The Office of Black Church Studies (OBCS) enriches the work and witness of Duke Divinity School with theological and spiritual resources from Black Church contexts. We teach, research, publish, and create experiences to nurture effective leaders for the church, the academy, and the world. Drawing from intellectual and empirical resources of Africa and the African Diaspora, we strengthen the vocation of the school and the mission of the university to impact congregations, organizations, and societies locally and globally.

OBCS helps to form good and faithful leaders through curricula, lectures and relationships with congregations, denominations, organizations and networks. Priorities include:

  • Course offerings to increase theological and ministerial capacities of Divinity School and University students
  • Lectures to expose the Divinity School and University to seminal and transformational leaders in the church and academy
  • Resources to support advanced research and the nurture of new generations of ministers and scholars
  • Networking to enrich ministerial formation and vocational discernment through service learning and relationship cultivation
  • Conversations to explore impacting approaches to transform churches, organizations and communities

Initially formed in 1972 as the Divinity School’s Office of Black Church Affairs, OBCS has sought to serve the Divinity School and Duke University for nearly five decades. Approaching its semicentennial, the Office of Black Church Studies is preparing to enhance further its contribution to the theological project of Duke Divinity School by expanding field education opportunities, building library collections, and developing a next generation of scholars for the church.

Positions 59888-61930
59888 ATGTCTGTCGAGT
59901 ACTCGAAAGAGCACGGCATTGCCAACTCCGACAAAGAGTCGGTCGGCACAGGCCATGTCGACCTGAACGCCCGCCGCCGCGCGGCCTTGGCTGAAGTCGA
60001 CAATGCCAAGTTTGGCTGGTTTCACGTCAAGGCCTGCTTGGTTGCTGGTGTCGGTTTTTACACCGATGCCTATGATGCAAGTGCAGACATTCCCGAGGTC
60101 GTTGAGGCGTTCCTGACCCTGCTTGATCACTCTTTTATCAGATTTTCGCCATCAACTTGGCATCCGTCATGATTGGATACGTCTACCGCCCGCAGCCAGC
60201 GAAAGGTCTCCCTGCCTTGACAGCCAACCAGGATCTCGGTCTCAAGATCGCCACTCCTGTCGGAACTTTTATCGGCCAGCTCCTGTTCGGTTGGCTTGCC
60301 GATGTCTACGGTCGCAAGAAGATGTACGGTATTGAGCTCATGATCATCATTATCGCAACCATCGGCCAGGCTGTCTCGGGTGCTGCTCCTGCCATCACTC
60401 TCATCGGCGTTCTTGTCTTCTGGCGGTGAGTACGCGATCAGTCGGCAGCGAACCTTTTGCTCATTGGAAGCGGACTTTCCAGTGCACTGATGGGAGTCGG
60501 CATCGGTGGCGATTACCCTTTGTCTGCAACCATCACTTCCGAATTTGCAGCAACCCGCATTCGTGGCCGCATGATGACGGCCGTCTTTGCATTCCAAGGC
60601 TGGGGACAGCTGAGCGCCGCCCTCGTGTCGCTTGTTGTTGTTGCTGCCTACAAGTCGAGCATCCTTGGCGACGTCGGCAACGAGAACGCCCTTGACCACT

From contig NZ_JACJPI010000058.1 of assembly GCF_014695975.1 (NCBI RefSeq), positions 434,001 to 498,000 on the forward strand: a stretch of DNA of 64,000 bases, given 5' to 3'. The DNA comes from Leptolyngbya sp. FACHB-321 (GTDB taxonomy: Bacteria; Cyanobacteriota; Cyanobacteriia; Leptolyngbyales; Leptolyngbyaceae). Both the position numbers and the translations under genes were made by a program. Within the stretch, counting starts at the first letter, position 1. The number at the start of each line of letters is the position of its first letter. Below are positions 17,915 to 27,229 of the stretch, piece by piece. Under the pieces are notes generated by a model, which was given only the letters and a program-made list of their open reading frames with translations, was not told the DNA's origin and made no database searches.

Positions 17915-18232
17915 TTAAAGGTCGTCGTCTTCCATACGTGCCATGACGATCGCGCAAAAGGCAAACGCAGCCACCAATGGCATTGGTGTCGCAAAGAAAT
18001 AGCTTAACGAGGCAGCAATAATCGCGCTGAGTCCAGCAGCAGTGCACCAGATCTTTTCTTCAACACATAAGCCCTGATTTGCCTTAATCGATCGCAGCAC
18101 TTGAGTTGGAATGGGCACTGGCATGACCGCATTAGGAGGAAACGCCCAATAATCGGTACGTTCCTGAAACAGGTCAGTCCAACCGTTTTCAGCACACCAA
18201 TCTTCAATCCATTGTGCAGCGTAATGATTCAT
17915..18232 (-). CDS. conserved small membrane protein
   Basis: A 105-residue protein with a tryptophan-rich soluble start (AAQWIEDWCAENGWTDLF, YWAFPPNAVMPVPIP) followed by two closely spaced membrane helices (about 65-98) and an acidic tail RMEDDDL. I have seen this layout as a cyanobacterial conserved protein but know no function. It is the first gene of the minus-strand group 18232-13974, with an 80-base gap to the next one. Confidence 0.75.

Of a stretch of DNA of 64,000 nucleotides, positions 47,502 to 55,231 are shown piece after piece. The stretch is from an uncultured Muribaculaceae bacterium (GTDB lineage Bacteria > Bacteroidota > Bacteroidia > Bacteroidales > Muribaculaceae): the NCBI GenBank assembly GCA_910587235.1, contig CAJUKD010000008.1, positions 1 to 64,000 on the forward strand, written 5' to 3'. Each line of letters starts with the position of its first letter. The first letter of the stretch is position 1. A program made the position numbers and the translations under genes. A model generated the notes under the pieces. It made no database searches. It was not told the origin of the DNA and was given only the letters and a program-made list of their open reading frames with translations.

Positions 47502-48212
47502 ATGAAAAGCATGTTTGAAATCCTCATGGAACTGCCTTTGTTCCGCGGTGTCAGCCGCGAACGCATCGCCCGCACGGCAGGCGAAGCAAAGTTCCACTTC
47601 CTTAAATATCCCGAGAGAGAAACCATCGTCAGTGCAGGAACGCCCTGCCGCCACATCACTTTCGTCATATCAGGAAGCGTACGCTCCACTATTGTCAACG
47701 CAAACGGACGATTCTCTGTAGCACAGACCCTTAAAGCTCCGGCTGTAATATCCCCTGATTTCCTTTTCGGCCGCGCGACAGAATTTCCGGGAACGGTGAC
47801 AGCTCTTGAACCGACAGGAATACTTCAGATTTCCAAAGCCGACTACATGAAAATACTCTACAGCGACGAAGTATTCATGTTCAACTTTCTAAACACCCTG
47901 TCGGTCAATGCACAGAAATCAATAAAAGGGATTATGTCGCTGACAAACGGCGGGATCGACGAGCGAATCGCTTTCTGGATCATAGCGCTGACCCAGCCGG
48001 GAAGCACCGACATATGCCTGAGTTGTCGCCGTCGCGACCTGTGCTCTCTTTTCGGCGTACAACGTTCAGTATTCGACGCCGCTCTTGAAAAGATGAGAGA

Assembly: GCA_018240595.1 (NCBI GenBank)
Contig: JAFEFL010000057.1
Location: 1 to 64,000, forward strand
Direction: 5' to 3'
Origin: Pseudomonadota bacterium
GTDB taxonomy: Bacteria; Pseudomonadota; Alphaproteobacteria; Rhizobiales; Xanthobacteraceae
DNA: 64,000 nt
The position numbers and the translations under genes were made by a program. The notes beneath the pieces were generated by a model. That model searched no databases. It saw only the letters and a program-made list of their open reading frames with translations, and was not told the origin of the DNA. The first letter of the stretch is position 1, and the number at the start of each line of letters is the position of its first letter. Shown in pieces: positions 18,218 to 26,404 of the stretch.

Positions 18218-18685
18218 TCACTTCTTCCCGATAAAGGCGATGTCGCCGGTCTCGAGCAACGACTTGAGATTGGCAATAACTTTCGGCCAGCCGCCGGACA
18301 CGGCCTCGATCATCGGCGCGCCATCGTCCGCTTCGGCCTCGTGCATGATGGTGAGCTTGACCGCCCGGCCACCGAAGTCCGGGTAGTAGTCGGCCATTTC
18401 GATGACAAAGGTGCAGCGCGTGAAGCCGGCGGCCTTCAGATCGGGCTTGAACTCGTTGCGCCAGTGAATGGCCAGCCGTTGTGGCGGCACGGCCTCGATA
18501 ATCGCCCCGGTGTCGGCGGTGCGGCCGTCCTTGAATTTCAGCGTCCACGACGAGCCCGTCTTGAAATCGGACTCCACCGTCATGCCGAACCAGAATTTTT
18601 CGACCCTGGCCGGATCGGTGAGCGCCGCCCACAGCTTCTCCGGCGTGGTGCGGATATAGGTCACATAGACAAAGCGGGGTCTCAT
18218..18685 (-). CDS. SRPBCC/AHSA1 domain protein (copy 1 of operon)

Latest News

Stay updated on the latest news from the Office of Black Church Studies.
Course Offerings

Duke Divinity School is the first school in the nation to have a course requirement in Black church studies for all of its M.Div. students. The school also offers courses open to all its master's and doctoral students.

Black church studies is an intensely interdisciplinary, ecumenical, and intellectually inclusive endeavor. The faculty members who teach courses in Black church studies are not simply faculty of African descent but also include other Divinity School faculty members with interests that intersect this interdisciplinary field. This includes faculty members with primary research interests in history, biblical studies, theology, ethics, spirituality, congregational studies, pastoral theology, preaching, sociology of religion, and postcolonial/de-colonial studies.

Here is just a sample of the courses offered on a rotating basis by the Divinity School related to the Black Church:

  • Theology in the Black Church Traditions
  • The Black Church in America
  • Christian Identity and the Formation of the Racial World
  • The Life and Thought of Martin Luther King, Jr.
  • Suffering, Evil, and Redemption in Black Theology
  • Introduction to Womanist Theology
  • Womanist Theological Ethics
  • Black Women, Womanist Thought, and the Church
  • Theology and the Black Activist Tradition
  • Christianity, Race, and the American Nation
  • Deep River: Howard Thurman, Spirituality, and the Prophetic Life
  • African Americans and the Bible
  • The Most Segregated Hour: Churches, Race, Caste, and Class